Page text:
Genre: Romance, comedy
Available on: Netflix, Prime Video

Gokushufudou (The Way of the Househusband)

What it’s about: Once a legendary and feared yakuza member, Tatsu is now a stay-at-home husband living with his wife. Despite trying to become a great househusband, his controversial past and appearance often give the wrong impression. 

Why we love it: There’s not that much dialogue in the anime show, but its lack of complexity is what makes Gokushufudou perfect for upper beginners who might have trouble with the fast pace of regular animes. Most of all, it’s a great chance to review practical Japanese words about daily life and household activities. The episodes are short and entertaining. For intermediate learners, we recommend switching off the subtitles. 

Genre: Comedy
Watch on: Netflix


What it’s about: Nobita Nobi, a fifth-grade Japanese boy, lazy weak and unlucky. Following a series of unfortunate events in the future, his great-great-grandson, Sewashi Nobi, sends a robot cat named Doraemon back to the past to take care of Nobita. 

Why we love it: Doraemon is a classic anime that even non-anime fans know. Because it’s produced for children, the anime uses basic and easy Japanese that excludes jargon or slang. You’ll hear common, everyday words, so it’s the right starting point if you’ve just been introduced to Japanese.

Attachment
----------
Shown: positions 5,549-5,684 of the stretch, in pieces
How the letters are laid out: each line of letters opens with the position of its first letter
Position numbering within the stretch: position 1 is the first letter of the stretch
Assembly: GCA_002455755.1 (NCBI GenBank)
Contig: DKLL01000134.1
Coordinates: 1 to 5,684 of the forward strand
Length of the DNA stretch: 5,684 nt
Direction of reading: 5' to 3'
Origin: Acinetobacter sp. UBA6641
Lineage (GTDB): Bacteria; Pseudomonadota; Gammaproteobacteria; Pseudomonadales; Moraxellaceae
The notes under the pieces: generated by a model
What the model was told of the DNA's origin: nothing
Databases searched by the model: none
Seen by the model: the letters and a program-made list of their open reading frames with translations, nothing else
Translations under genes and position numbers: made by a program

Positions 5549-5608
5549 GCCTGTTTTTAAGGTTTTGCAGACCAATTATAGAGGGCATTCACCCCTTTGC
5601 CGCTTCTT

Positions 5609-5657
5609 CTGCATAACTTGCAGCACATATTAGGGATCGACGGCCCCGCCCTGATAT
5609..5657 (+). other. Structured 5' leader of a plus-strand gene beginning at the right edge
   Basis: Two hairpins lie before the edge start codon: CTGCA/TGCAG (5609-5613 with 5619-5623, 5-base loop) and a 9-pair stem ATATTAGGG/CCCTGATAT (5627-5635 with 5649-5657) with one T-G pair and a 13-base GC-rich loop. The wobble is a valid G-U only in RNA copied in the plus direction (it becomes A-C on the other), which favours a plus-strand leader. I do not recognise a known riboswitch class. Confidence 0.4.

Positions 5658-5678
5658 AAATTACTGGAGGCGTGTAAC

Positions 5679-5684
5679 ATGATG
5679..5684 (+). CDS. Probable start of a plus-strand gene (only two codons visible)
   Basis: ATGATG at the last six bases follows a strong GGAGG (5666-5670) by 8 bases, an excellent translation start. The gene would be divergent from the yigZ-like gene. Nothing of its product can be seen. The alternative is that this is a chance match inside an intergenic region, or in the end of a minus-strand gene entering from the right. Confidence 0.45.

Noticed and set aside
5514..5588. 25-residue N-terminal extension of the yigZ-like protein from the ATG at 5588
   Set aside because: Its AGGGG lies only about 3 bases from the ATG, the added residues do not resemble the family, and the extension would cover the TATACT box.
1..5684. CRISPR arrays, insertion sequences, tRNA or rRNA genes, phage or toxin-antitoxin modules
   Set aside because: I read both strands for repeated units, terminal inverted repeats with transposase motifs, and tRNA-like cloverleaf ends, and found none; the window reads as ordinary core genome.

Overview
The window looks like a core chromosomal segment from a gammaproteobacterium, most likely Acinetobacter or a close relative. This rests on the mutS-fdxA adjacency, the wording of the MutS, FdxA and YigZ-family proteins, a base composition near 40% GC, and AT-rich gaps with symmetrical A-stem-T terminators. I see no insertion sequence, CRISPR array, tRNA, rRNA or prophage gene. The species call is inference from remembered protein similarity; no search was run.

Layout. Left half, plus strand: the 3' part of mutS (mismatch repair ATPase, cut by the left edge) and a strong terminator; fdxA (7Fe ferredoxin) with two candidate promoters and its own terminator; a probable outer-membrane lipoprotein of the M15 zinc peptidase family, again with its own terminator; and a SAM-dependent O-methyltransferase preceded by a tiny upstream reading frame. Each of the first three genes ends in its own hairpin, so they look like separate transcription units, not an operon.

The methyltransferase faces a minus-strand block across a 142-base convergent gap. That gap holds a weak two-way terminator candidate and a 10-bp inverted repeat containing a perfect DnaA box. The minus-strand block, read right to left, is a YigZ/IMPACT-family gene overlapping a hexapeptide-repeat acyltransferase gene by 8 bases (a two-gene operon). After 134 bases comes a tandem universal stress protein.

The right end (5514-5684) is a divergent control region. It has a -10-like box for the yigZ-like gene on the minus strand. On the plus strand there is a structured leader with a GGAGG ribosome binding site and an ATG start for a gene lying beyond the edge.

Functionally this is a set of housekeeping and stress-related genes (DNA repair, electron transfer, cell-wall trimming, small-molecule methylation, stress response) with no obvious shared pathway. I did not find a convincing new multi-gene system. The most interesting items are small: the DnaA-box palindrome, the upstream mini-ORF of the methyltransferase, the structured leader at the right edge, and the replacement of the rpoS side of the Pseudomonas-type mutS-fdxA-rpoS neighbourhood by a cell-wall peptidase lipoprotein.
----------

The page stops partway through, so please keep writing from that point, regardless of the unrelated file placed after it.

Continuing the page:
Genre: Comedy, science fiction 
Watch on: Netflix, Disney+ Hotstar

Blue Period 

What it’s about: After discovering a painting at his high school’s art club and getting inspired by it, Yatora Yaguchi joined the club. From here, the story follows Yaguchi in his attempts to enter the Tokyo University of Arts.

Why we love it: Coming-of-age anime shows are always great for learning Japanese. Most of the characters will use casual Japanese forms and regular phrases for everyday conversations. The sentences won’t be as short as those in children’s anime, but following casual talks between friends is possible for upper-beginner to intermediate students.

Genre: Coming-of-age, drama
Available on: Netflix

You Lie in April 

What it’s about: After the death of his mother, former piano prodigy Kosei becomes unable to hear the sound of his piano. A meeting with Kaori Miyazano, a free-spirited violinist, persuades him to be her accompanist, and he eventually falls in love with her.

Why we love it: The anime mostly uses informal Japanese language. Unlike a lot of seinen TV shows or films, you won’t find a lot of profanity or weird slang words (like Naruto’s dattebayo), so beginners don’t have to worry about learning the wrong thing. The vocabulary for this series focuses on music and everyday life, so it’s perfect for Japanese language students who already have a solid grasp of basic-intermediate grammar and vocabulary.